Friday, April 18, 2014

Fingerprint Bunny Canvas

According to my awesome, Facebook fans, it seems that crafts that children make for parents and grandparents are at the top of their "must see" list. With that being said, here is a sweet and simple fingerprint bunny that children of all ages can make to give to all of their favorite people! And, with two days remaining until Easter, it is fortunately quick, too! Here's how it's done...


-small canvas (mine was 5"x5" and stands up on its own)
-acrylic paint (child's choice)
-cardstock (in a color that corresponds to your paint choice)
-glue gun/sticks
-google eyes
-white pom pom
-Sharpies in various, spring colors

1. Spread a thin layer of acrylic paint on your child's pointer and middle fingers. Spread the child's two fingers onto the canvas and press the fingers down, leaving two finger prints (ours are a bit of a hot mess, but what can I say...toddler+paint=insta-trainwreck).
2. Cut bunny shape out of cardstock

3. Draw a bunny face, hands, and claws on the bunny cutout in the  Sharpie color of your choice.
4. Decorate canvas using Sharpies
5. Adhere the bunny shape onto the canvas using hot glue
6. Hot glue google eyes and white pom pom onto canvas to complete.
For parents and grandparents with multiple kids/grandkids, multiple canvases could be used or bunnies could be placed on one, large canvas!

Hoppy Easter, Peeps!!!
(puns very much intended!)

Thursday, April 17, 2014

Burlap Bunny Wreath

How is it even possible that Easter is in 3 days?!?! While I have not slacked on creating lots-o-stuff for the Easter holiday, I am finally getting around to posting them, now that the month has (hopefully) died down a bit! Up first...a cute, burlap, bunny wreath! Here's how I created it:


-burlap ribbon (about 20 feet)
-wire wreath form
-pink tulle
-wire (mine was a very thin gauge, as that's what I had on hand, but I would recommend a thicker wire)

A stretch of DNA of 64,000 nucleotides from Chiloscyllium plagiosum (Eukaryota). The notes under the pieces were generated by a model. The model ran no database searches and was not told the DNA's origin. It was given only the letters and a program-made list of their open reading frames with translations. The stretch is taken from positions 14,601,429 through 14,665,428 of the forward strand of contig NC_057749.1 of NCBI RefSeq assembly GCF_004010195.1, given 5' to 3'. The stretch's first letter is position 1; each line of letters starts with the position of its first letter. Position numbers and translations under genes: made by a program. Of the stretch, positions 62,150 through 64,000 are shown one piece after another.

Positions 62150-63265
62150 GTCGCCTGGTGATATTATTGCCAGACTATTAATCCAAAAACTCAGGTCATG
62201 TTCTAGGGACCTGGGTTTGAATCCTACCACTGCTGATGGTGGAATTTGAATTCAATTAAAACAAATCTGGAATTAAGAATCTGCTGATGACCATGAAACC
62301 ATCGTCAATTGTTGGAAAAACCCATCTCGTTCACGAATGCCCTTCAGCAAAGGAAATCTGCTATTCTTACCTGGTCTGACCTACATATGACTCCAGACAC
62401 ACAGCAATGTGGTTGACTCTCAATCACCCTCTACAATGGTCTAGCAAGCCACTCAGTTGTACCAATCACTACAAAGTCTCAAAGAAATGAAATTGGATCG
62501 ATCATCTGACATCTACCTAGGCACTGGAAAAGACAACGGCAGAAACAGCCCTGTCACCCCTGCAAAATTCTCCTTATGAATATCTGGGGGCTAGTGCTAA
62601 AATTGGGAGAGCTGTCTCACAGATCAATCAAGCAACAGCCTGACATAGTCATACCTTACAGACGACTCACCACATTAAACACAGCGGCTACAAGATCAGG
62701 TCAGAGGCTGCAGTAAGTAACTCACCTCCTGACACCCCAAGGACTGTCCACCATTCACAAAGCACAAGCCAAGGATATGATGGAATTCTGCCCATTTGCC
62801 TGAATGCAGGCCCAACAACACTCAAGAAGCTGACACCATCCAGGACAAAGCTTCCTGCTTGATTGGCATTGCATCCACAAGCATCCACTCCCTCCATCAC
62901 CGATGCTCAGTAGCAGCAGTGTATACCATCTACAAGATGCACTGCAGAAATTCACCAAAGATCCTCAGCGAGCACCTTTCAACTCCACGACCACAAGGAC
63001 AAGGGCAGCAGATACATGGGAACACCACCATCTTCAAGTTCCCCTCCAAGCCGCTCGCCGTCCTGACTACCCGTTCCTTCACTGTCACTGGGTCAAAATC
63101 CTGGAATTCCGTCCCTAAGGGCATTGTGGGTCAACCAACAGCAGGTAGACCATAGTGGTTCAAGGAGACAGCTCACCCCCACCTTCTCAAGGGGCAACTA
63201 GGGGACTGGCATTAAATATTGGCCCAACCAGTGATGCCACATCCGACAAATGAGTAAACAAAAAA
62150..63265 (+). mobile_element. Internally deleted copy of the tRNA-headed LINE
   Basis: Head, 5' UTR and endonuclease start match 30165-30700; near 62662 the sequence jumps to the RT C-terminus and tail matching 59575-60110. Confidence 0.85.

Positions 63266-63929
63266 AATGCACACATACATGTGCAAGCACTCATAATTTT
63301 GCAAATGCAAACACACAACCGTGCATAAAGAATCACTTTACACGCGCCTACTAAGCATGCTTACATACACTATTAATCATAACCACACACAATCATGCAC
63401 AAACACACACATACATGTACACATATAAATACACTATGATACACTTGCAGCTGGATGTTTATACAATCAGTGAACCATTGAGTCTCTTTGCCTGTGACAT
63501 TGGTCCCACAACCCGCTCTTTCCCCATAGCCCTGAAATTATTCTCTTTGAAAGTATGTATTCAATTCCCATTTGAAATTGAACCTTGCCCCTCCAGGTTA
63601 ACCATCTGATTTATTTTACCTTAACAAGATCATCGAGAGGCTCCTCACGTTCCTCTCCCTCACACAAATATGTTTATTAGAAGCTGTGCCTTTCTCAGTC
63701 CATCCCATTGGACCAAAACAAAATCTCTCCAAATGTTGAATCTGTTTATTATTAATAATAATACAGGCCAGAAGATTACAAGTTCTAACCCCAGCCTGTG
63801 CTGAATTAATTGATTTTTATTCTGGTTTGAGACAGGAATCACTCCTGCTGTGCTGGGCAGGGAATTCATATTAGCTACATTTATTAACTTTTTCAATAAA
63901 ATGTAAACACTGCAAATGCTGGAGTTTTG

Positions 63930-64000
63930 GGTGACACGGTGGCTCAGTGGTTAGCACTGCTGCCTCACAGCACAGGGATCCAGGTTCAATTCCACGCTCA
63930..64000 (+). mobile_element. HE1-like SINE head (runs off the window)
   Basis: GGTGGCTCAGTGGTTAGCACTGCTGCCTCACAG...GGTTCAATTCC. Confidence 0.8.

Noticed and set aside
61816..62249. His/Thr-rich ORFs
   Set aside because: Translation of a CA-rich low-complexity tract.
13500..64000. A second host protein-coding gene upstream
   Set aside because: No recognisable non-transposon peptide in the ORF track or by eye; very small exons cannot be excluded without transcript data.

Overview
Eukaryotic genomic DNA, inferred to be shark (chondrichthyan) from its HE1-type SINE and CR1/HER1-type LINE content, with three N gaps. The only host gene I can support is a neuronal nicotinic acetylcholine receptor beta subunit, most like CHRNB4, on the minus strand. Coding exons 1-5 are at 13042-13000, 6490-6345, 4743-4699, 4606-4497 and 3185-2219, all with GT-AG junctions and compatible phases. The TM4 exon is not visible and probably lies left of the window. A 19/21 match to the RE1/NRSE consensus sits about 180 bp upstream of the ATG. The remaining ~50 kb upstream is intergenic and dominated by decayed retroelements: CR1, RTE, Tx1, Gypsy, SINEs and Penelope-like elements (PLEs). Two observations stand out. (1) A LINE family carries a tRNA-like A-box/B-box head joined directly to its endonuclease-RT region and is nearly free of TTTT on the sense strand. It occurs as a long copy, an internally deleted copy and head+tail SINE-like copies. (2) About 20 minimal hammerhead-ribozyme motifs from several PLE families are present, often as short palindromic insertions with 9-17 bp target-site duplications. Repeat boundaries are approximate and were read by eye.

-wire cutters
-Scotch tape


1. Weave a burlap ribbon through the wire wreath, as shown in this tutorial.
2. Bend and fold a piece of ribbon 20" long, as shown in the pictures below.
3. Thread wire through the point of the folded ribbon and twist to secure, as shown in the pictures below
4. Place wire the entire length of the ribbon down its center. Thread wire through the bottom of the folded ribbon (pictured below) and twist/secure, leaving a tail of about 4" of wire at the end.
5. Repeat the process of threading wire through another piece of 20" ribbon.

6. Wrap the extra wire from both pieces of folded ribbon around the wreath about 8" apart (creating bunny ears). Keep in mind the ears may be floppy, so you will need to reinforce with tape when hanging.
7. Tie pink tulle into a bow and thread wire through the back of it. Wrap the wire around the wreath so that the bow sits at the bottom of a rabbit ear.

8. Hang up the wreath and reinforce the ears with tape (place on the wire behind each of the ears so that it does not show) so that they stay up.

My favorite element of this wreath is that, once Easter is over, the ears can come off and flowers, ribbon, bows, etc. can be added for a beautiful spring wreath to last you through the remainder of the season! How cool is that?!?!

Here's hoping the Easter bunny brings you everything your heart desires!

Wednesday, April 2, 2014

Autism Awareness Rag Wreath

April brings the promise of that have waited all year to bloom, children's laughter when it is finally warm enough to play outside, enjoying friends and family at Eastertime, just to name a few. For myself, and for the incredible families and staff members I have the pleasure of working with, it brings awareness to a cause very near and dear to our hearts...Autism Awareness month! As a special education teacher in an Autism Support classroom, I can say with complete confindence that it is, by far, the most challenging job I have ever held. With that being said, I also find it to be the most unbelievably rewarding and fulfilling job a girl could ever ask for, as it creates in me such a sense of pride in the progress my students continue to make, in spite of the obstacles they encounter every minute of every day. Going into teaching, I assumed I would be doing exactly that...teaching; however, I find myself humbled each day in how much these students teach me and will take those life lessons with me into the future.